Corrections Dept. spent no money to repair broken cell door locks




Photo by Matthew Hendley | Flickr/CC BY-SA 2.0

Seven months after Arizona Department of Corrections Director Charles Ryan learned of a problem with broken cell door locks at the Arizona State Prison Complex-Lewis, he sought approval for a building renewal plan that included funding for walk-in freezers, backup generators and new door locks for a different facility.

The building renewal plan made no mention of the problems at the Lewis prison, and didn’t seek approval to spend any money resolving the issue.

And in its budget request for the 2020 fiscal year, which it submitted to Gov. Doug Ducey’s budget office in September, the department made no mention of any funding needed to replace cell door locks at the Lewis prison, though it did seek additional funding for undescribed capital improvement needs.  

Agency spokesman Andrew Wilder said the Department of Corrections viewed the problem as one of inmates tampering with the cell door locks. It didn’t prioritize funding to deal with the problem because it was not apparent at the time that the department’s solution – inserting metal pins to keep the cell doors locked – wasn’t effective, he said.

The Department of Corrections’ building renewal budget for the current fiscal year, which ends on June 30, is nearly $5.5 million.

According to the legislature’s Joint Committee on Capital Review, which approved the Department of Corrections’ building renewal budget in July 2018, the agency earmarked $1.4 million for a multi-year project to fix locking systems at a different prison. The department’s report to the committee stated the expenditure for the 2019 fiscal year brings total expenditures for the locking systems at Arizona State Prison Complex-Eyman’s SMU I to $6.8 million.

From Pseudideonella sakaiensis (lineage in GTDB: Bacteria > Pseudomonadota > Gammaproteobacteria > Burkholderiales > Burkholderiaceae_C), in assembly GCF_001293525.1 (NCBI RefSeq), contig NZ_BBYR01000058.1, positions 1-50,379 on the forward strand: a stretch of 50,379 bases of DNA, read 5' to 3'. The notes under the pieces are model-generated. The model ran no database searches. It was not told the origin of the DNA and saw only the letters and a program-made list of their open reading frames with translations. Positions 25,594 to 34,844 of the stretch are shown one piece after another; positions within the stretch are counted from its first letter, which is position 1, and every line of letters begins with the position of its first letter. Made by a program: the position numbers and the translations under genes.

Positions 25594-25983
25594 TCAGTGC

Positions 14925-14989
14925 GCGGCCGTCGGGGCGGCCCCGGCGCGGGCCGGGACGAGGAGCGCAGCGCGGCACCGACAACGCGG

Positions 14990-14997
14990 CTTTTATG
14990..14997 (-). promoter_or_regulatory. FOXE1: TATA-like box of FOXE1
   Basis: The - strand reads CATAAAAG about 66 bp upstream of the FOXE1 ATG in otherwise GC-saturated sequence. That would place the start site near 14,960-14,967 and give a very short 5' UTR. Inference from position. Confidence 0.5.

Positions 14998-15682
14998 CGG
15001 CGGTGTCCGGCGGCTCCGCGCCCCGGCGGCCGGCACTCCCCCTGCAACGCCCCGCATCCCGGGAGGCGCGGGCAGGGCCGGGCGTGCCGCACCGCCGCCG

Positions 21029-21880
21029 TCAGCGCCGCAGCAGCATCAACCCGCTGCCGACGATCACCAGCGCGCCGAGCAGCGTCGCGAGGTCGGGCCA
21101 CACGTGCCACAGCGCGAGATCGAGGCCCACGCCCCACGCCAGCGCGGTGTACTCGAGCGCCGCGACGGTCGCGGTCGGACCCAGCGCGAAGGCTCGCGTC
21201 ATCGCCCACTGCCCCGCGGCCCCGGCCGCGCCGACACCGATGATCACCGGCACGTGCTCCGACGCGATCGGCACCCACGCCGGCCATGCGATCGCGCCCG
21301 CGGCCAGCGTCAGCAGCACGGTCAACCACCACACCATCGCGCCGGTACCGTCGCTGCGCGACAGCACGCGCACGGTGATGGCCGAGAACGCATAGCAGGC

In December, the department reported to JCCR that it was reallocating $1.5 million to replace a leaking natural gas pipe at its Winslow facility. To cover the costs, the department shifted nearly $500,000 that had been intended for an air conditioning upgrade at Eyman and $760,000 budgeted to replace walk-in freezers at the Florence prison. And the department used $250,000 intended for disability access upgrades at Florence, which it recouped using other funds.

Other major projects the department budgeted for the current fiscal year include $1.5 million to replace fencing and underground cables that allow staff to monitor the perimeter at the Lewis prison; $400,000 to refurbish a water tank in Yuma; about $300,000 to upgrade electrical wiring in Florence; and $155,000 to replace emergency generators in Perryville.

In fiscal year 2017, the department reallocated $350,000 to repair door lock systems at the Lewis prison, including in the Buckley unit, which is one of the units where ABC15 recently reported widespread problems with cell door locks. That project, which cost a total of $1 million, according to the department’s report to JCCR, upgraded control room locking panels at Lewis. The locking and control systems can operate all doors within a pod, which is a subdivision of a building or housing unit at a prison.

lewis padlock door
Photo of a cell door in the Lewis prison secured with both a padlock and an eight-inch steel pin. Photo courtesy Dave Biscobing | Twitter

ABC15 revealed in April that cell door locks in several units at the Lewis prison don’t actually lock, which has resulted in several assaults against guards and inmates, including a fatal attack on an inmate. The station reported that the department has instead used padlocks and eight-inch steel pins, some of which have gone missing, to keep the doors closed.

The department attributed the problem to inmates tampering with door locks.

Ryan told ABC15 that it takes time and money to replace locks, and “there are other projects that also had to be evaluated” for the current fiscal year. The department did not tell the station which other projects had taken precedence, and said it didn’t learn about the problem until May 2018.

According to Arizona Openbooks, the government’s website that tracks spending by state agencies, the Department of Corrections has spent nearly $5.4 million on building renewal projects this fiscal year, which ends in two months. It’s unclear if all of that money was from the department’s FY19 budget or if some was from previous years.